The Problem–and Gift–of Perspective

Last weekend there was a baptism during Mass at church. A baby boy named Zachary was baptized, and we all clapped when his father held him up, head wet from the font.

I have a boy named Zachary. And this baby looked just like Zack did as a baby: fair with long legs and hardly any hair. All of a sudden I was thrown back in time to Zack’s baptism twenty years ago, to everything I was feeling and living then. My eyes filled with tears, thinking about my 6-foot-2 son being small enough to fit in my arms.

Our family, Christmas 1992

I went home and dug out our family picture from that year. Zack is our second child, born eighteen months after our daughter Michaela. When that picture was taken, I was still getting used to having two children, especially so close together—parenthood was still new and often awkward and scary. I had been a doctor for only a couple of years, so that was often awkward and scary too. I was working part-time and really struggling with balancing work with being a wife and mother; I had done some writing but didn’t think it would go anywhere.

There was no way I would have predicted that we would go on to have four more children—including one who was born disabled and died just after his first birthday, and a surprise baby born when I was 42. I wouldn’t have predicted the twists and turns my career would take—and definitely would not have guessed that I’d end up as much a writer as a doctor. Back then I couldn’t have pictured Michaela and Zack as kindergarteners, let alone college students. If you’d told me what would happen in our country and the world by Zack’s 20th birthday I would have said you were nuts—and I would have been very surprised if you’d told me I’d learn to sew and do flip turns and even real pushups. And if you’d tried to explain to me what it’s like to be married for twenty-three years, to build a life with someone and be unable to imagine living without him, I could never have understood.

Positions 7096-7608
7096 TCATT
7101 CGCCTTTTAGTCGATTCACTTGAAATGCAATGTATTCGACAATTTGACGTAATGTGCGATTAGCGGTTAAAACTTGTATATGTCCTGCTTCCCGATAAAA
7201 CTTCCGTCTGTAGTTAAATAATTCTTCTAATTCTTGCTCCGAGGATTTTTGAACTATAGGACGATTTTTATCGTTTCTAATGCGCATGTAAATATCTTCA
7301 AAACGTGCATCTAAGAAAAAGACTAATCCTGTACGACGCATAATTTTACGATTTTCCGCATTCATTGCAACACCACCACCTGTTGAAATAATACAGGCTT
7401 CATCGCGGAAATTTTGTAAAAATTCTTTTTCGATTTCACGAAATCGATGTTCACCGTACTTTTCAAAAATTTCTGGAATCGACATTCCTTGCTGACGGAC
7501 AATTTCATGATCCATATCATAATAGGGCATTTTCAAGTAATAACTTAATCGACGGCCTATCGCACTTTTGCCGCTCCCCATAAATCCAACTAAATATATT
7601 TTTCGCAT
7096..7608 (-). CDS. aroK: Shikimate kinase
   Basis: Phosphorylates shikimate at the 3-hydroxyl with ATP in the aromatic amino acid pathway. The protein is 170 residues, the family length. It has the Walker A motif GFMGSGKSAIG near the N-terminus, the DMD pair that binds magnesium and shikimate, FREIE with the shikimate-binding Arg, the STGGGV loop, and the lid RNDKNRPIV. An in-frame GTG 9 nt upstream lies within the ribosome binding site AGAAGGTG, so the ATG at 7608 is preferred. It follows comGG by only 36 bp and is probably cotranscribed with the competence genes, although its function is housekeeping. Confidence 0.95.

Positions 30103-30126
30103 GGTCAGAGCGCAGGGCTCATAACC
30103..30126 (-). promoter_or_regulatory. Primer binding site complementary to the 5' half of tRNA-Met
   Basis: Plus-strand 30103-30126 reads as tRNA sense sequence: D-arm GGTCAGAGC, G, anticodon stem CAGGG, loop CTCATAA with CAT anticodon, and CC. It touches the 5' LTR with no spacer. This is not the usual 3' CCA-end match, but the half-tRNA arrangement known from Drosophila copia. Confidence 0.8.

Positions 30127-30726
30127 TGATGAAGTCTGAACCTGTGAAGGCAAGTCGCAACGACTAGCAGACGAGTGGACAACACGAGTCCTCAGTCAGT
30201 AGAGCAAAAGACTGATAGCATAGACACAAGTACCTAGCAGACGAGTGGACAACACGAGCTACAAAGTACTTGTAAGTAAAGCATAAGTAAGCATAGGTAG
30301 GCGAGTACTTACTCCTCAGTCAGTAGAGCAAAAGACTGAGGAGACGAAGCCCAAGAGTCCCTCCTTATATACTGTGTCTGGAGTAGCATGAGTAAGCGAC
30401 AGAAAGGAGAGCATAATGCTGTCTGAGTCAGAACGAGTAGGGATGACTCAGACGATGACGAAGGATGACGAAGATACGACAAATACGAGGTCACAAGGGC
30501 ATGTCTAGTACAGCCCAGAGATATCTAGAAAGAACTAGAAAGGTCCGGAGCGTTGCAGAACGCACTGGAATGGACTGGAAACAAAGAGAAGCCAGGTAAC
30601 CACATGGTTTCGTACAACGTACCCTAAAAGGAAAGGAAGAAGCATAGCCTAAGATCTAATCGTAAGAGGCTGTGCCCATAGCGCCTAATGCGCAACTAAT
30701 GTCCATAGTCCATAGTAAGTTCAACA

Yet Zack’s baptism feels like yesterday—and I really don’t feel any different.

It’s easy, in the day-to-day travails of life, to feel stuck. Not just a little stuck, but very stuck.  As if you’re in some sort of infinite time loop, like in the movie Groundhog Day. Like when you have a new baby who wakes you all night, or a teenager who acts hateful, or a job that makes you crazy—it can seem completely clear that while time may be passing for other people, it’s not passing for you.

Sometimes it’s an illness—or the illness of someone you love—that puts you in that time loop. Sometimes it’s losing someone; those are very hard loops to be in. People tell you that it will get better, that this too shall pass. You want to believe them, and you know intellectually that time does pass—you write different dates on your checks, weekends always end, Christmas steals up on you—but in your heart time isn’t passing at all.

It can take moments like I had at that baptism to hit you up the side of the head and make you see that not only has time passed, but that you are wiser and better for it. Sometimes it takes looking at old pictures to really look at the people around you and realize that you aren’t stuck at all—that you, and everyone else, have been living and changing all along. While those doors were closing, windows were opening—and while there’s no guarantee you will get what you expect or what you want, blessings are always happening and life is full of possibilities.

And when you realize that, it can make you hopeful–maybe even excited to see what will happen next.

I know I am.

Our family, August 2012